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An Investigation into the Rate of Photosynthesis.

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An Investigation into the Rate of Photosynthesis Aim The aim of this investigation is to determine how sunlight affects the amount of oxygen produced during photosynthesis, therefore investigating the rate of photosynthesis Plan For all green plants, it is essential to produce their own food. The process by which they do this is called photosynthesis. During photosynthesis plants produce the sugar, glucose. This, as well as various other chemicals absorbed through the roots, is then used as raw materials in the manufacture of all the substances which form a plant. For photosynthesis to take place, sunlight energy is required. This energy is absorbed by chlorophyll in the plant. This is a found in small green pigments in the leaf called chloroplasts. This energy then combines with water molecules (from the soil) and carbon dioxide (from the air). This reaction takes place to produce glucose, and oxygen, which is released into the air as a waste product. The equation for to show this is as follows: 6CO2 + 12H2O C6H12O6 + 6O2 + 6H2O Light and chlorophyll Cells in plants are specially adapted to aid with photosynthesis. Factors The rate of photosynthesis can be affected by various factors including light intensity, temperature, accessibility of water, and availability of nutrients. If the conditions that the plant requires are improved, the rate of the reaction should increase. Therefore, one factor is to be considered is temperature. Increasing the temperature from, for example, 15 degrees to 30 degrees could increase the rate of photosynthesis, possibly doubling it. ...read more.


It must be set down firmly in place with a paper clip, upside down in the test tube, as leaves have a greater number of stomata on the underside of their leaves, so gas will be released more readily. I will set up the desk lamp 15 cm away from the pondweed and every time I will move it 5cm further away measuring the distance with a meter ruler. Then I will turn on the desk lamp and start the stop watch, and immediately begin counting the bubbles for 1 minute. After recording my results, showing distance in cm and number of bubbles I will repeat the experiment for distance 25 cm, and then do the same with distances of 20, 25, 30, 35, 40, 45, 50 cm. Carrying Out I had no problems during my experiment. To ensure that it was a fair test I was carrying out I did the experiment all together, instead of carrying it out over for example 2 days. This ensured that the conditions were relatively the same throughout. I also used the same piece of pondweed throughout. This was important because the size and surface area of the leaves on the pondweed could have changed on a different piece of pondweed and therefore would have altered the result. To overcome this problem I could have weighed the different pieces of pondweed and made sure they were the same weight, but this wouldn't have been totally accurate. Therefore using the same piece throughout was the best decision. I always counted the bubbles given off from the pondweed for the same amount of time (1 minute), and also every ...read more.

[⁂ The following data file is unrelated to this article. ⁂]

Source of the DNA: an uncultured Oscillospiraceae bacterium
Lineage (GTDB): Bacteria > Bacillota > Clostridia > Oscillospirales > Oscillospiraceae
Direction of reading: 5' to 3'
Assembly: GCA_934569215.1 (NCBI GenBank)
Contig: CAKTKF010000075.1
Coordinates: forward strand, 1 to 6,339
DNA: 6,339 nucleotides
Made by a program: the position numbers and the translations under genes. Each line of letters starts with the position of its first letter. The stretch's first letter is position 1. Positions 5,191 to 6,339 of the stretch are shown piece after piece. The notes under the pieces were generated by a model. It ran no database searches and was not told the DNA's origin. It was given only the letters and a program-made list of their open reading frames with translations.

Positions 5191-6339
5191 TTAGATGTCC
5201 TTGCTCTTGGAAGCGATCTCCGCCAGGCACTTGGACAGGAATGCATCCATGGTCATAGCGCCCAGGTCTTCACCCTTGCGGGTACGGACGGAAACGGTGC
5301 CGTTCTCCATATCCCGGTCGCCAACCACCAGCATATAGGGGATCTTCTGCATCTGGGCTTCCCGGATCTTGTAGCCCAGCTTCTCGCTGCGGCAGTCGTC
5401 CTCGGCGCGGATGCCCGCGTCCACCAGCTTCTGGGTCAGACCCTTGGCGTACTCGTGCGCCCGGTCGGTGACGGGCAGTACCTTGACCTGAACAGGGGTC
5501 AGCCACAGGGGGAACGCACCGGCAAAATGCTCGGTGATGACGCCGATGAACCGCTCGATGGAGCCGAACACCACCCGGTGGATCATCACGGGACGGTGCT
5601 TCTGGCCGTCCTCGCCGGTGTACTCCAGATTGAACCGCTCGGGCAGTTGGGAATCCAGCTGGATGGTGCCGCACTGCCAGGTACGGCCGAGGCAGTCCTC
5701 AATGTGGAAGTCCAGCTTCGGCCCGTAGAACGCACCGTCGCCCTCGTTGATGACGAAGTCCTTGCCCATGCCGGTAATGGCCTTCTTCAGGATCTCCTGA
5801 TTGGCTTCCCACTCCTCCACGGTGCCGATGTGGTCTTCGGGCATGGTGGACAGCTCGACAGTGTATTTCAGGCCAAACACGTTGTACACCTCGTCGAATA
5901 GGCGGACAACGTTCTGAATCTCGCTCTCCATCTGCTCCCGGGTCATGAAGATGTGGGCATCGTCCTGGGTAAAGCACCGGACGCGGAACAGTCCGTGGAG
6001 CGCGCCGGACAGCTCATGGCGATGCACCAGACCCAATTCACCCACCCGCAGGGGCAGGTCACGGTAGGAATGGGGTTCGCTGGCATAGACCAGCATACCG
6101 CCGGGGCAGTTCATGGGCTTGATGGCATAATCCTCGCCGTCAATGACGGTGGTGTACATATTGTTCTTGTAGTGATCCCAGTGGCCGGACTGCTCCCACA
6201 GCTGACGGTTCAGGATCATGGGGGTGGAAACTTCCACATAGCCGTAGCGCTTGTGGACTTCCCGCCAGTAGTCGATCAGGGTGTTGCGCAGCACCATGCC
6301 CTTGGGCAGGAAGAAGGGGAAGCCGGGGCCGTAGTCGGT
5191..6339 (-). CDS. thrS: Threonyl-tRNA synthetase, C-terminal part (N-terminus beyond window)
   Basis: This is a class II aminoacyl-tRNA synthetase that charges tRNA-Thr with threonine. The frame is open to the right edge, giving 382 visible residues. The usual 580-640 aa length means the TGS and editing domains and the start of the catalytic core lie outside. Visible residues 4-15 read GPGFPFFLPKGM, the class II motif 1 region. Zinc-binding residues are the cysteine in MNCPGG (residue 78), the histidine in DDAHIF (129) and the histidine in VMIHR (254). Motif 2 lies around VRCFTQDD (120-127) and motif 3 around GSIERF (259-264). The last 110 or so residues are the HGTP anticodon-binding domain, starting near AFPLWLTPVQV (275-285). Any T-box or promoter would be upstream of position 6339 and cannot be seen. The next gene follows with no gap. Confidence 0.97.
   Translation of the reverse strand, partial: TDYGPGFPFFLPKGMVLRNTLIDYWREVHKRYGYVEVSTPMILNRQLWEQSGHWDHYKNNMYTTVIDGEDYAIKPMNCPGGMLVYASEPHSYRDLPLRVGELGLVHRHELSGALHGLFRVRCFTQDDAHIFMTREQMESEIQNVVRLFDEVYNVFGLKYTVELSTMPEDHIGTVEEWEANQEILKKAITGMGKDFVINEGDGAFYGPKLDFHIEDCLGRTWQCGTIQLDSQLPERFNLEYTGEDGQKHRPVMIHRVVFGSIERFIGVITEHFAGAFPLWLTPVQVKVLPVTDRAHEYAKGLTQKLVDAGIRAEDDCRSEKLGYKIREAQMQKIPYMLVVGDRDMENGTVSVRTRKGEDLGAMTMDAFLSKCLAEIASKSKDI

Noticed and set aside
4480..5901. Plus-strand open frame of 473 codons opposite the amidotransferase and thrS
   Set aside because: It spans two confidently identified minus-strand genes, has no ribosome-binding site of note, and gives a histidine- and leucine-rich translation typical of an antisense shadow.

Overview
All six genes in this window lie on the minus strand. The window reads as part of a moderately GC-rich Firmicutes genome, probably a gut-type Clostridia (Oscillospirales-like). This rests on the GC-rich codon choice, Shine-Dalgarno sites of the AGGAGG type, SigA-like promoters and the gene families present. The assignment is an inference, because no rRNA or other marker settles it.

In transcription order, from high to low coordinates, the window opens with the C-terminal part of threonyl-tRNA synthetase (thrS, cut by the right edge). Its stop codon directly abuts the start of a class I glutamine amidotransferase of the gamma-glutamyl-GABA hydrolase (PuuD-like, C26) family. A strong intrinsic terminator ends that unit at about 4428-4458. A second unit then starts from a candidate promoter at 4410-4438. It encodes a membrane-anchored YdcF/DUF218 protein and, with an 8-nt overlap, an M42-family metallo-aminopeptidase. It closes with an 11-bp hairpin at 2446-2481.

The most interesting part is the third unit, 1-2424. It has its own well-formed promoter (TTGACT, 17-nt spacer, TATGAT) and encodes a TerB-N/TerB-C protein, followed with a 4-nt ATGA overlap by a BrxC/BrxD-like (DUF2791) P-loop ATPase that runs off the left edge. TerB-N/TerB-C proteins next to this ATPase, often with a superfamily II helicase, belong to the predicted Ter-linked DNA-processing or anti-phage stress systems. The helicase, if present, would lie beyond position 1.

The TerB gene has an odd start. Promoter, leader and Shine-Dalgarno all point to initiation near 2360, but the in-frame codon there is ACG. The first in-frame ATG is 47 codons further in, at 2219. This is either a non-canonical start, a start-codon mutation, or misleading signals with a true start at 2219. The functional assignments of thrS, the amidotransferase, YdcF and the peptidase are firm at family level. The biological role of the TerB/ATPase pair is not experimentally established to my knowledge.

This would certainly be more reliable. Had no anomalous results, but if there were there are several reasons why it could be. Firstly, I could have miscounted the bubbles. Also the pondweed might not have been producing oxygen as properly due to an airlock I did not notice. Furthermore, lots of people were crowded in the same room carrying out the experiment. Now I can't be certain that the position of my equipment remained the same as it is possible that part of the apparatus could have been moved. To overcome this problem I could have used chalk to mark the position of everything. In addition, with the curtains open, extra light from the windows or other experiments could have easily affected the rate of photosynthesis. Also, as I did each repeat, the pondweed most likely gained heat energy affecting the rate of photosynthesis. To develop and extend my experiment there are several different tests for photosynthesis I could carry out. The first test I could do is to put a piece of foil on a destarched leaf and leave the plant in the sun for three days. Then test the leaf for starch using iodine. If it turns blue-black there is starch present. The second is to test for chlorophyll. I would take a variegated leaf (one with white and green leaves) and test it for starch, remembering that only green parts of plants contain chlorophyll. The last is to leave a destarched leaf in a plastic bag that contains soda, lime, and crystals for three days. This would absorb carbon dioxide and so there should be no carbon dioxide for the plant to use. Also next time I would do more repeats to make my results more accurate. ...read more.

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